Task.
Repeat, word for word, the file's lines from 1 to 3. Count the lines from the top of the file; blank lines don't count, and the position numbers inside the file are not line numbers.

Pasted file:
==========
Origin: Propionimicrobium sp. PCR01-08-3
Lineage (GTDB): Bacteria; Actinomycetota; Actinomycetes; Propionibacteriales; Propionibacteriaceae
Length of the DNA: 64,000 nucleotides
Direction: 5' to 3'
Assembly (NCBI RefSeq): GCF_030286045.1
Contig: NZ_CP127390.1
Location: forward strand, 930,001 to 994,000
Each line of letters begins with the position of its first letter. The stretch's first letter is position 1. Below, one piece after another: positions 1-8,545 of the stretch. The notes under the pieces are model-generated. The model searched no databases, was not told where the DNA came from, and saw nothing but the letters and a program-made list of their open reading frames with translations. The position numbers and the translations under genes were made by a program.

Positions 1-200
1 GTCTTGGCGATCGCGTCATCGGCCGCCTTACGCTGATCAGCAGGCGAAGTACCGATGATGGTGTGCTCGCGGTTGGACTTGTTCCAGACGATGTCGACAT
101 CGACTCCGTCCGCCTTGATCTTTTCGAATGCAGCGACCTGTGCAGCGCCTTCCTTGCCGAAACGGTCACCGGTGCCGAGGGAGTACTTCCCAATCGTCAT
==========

Origin: Propionimicrobium sp. PCR01-08-3
Lineage (GTDB): Bacteria; Actinomycetota; Actinomycetes; Propionibacteriales; Propionibacteriaceae
Length of the DNA: 64,000 nucleotides